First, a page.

Fuel Your Business: Financial Resources for New Entrepreneurs - Fuel Your Business: Financial Resources for New Entrepreneurs
Fuel Your Business: Financial Resources for New Entrepreneurs
Raising money for your business is always a balancing act – risk and reward, ease and difficulty of access, etc. For example, it’s easy to pull out your credit card or tap into your 401(k) retirement fund. Easy but potentially painful, personally. A little more difficult is getting that bank loan or landing an angel investor. However, there are many options focused on helping women, in particular, finance their efforts.
The Time to Find Funding
Funding is fundamental to any business endeavor. Luckily, there are many resources available today expressly for women entrepreneurs. Times when you might need to look for some extra capital include:
- When you’re just getting started – seeding your business idea and efforts
- At launch – when you need to come out big and start strong
- As your business evolves – when it’s time to scale and grow
When it comes to obtaining funding for your new businesses, as an aspiring woman entrepreneur you can face some unique challenges. That is why it’s essential for all budding and seasoned – women entrepreneurs to think about financing for their startups early and often.
For Funding the Early Days, Consider a CDFI
A Community Development Financial Institution (CDFI) provides credit and financial services to underserved communities in the US and the UK. CDFIs go by many names such as a community development bank, a Community Development Credit Union (CDCU), a Community Development Loan Fund (CDLF), a Community Development Venture Capital fund (CDVC), a microenterprise development loan fund, or even just a Community Development Corporation (CDC).
CDFIs are certified by the CDFI Fund at the US Department of the Treasury, which provides funds to CDFIs through a variety of programs.
The CDFI Fund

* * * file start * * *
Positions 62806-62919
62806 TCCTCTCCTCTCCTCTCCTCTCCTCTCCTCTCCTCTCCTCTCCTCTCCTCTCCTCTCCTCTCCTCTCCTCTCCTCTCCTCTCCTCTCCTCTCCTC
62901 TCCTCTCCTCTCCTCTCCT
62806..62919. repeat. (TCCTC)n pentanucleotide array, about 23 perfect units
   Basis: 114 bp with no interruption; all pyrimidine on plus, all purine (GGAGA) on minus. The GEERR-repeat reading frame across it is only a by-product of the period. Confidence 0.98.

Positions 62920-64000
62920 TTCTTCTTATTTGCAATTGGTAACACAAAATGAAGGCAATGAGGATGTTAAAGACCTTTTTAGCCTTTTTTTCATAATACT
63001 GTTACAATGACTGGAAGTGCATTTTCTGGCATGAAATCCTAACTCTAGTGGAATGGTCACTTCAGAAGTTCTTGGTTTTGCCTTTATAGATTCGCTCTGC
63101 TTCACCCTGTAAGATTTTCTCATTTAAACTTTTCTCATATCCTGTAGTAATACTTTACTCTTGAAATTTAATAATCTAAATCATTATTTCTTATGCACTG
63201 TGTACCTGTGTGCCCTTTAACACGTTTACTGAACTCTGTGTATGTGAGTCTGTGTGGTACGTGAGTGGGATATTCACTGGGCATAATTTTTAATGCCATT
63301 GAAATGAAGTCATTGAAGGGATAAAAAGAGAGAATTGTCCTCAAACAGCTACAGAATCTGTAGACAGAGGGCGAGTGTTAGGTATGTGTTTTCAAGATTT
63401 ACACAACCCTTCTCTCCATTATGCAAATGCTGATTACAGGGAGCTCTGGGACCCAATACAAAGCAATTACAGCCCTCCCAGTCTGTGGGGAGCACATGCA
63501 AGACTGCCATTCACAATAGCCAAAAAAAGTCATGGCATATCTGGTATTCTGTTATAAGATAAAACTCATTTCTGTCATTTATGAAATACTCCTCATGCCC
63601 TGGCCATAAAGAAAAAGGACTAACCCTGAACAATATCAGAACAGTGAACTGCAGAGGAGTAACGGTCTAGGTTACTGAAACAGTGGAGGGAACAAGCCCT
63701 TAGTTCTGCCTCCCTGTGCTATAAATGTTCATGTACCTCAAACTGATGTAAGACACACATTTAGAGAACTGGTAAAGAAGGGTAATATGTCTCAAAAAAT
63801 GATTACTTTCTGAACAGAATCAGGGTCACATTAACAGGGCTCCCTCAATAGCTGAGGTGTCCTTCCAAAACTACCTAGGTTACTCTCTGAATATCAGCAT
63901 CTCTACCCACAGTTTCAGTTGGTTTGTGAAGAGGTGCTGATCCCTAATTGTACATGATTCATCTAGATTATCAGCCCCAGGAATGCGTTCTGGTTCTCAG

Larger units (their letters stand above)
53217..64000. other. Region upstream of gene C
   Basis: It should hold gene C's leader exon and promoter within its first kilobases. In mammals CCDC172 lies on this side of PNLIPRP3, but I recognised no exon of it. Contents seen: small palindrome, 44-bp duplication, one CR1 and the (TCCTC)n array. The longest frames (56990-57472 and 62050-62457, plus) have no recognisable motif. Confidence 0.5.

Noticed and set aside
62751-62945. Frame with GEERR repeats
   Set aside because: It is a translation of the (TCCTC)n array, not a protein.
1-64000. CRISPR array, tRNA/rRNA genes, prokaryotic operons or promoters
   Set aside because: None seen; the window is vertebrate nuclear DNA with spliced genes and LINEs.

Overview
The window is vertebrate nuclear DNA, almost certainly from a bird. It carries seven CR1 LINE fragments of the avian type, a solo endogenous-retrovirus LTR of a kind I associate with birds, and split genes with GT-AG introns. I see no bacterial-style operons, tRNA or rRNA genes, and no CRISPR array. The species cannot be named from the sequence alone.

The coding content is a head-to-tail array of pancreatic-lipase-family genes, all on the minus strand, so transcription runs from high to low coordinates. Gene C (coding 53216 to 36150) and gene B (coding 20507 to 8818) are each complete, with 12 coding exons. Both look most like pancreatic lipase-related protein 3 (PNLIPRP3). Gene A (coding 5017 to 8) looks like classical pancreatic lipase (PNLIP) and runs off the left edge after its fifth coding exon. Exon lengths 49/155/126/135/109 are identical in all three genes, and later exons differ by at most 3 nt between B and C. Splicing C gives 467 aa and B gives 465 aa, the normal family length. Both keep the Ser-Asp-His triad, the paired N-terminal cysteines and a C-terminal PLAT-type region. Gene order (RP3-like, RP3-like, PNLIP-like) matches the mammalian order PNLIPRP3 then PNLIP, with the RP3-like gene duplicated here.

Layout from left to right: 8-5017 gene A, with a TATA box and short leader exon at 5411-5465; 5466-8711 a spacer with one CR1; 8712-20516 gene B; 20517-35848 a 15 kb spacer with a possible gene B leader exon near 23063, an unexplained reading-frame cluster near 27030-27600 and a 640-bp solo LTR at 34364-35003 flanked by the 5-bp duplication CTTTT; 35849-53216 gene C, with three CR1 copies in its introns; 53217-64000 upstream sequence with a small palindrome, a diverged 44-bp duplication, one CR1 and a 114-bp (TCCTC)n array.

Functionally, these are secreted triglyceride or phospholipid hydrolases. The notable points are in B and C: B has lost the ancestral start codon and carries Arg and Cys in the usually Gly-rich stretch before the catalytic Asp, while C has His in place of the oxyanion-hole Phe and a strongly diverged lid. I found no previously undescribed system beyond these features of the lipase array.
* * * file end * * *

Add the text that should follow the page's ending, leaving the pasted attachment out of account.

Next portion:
The CDFI Fund's mission is to expand economic opportunity for underserved people and communities by supporting the growth and capacity of a national network of community development lenders, investors and financial service providers.
In fiscal year 2016, CDFI program awardees originated $3.6 billion in loans and investments to finance more than 13,000 businesses and 33,000 affordable housing units according to the Office of Inspector General’s Annual Report of that year.
Working Solutions is certified nonprofit CDFI with a mission to provide affordable capital, customized business consulting, and community connections for underserved entrepreneurs in the nine-county San Francisco Bay Area to start and grow thriving local businesses. Specializing in start-up and early-stage financing, Working Solutions creates economic opportunity and builds financial self-sufficiency through entrepreneurship.
Working Solutions focuses on start-up and early-stage financing, funds entrepreneurs with loans ranging from $5,000 to $50,000 and small business grants. They also provide every funded entrepreneur with up to 5 years of one-on-one consulting and resources.
Start with the Small Business Administration
The Small Business Administration’s Office of Women’s Business Ownership (OWBO) oversees Women’s Business Centers (WBC). The WBC is a good place to find resources and small business loans for women. Training and counseling are also available at WBCs for female entrepreneurs.
In addition, the SBA and WBC offer information about federal contracting opportunities. To participate, check with the SBA and WBC for information about networking events and resources to help you understand eligibility requirements.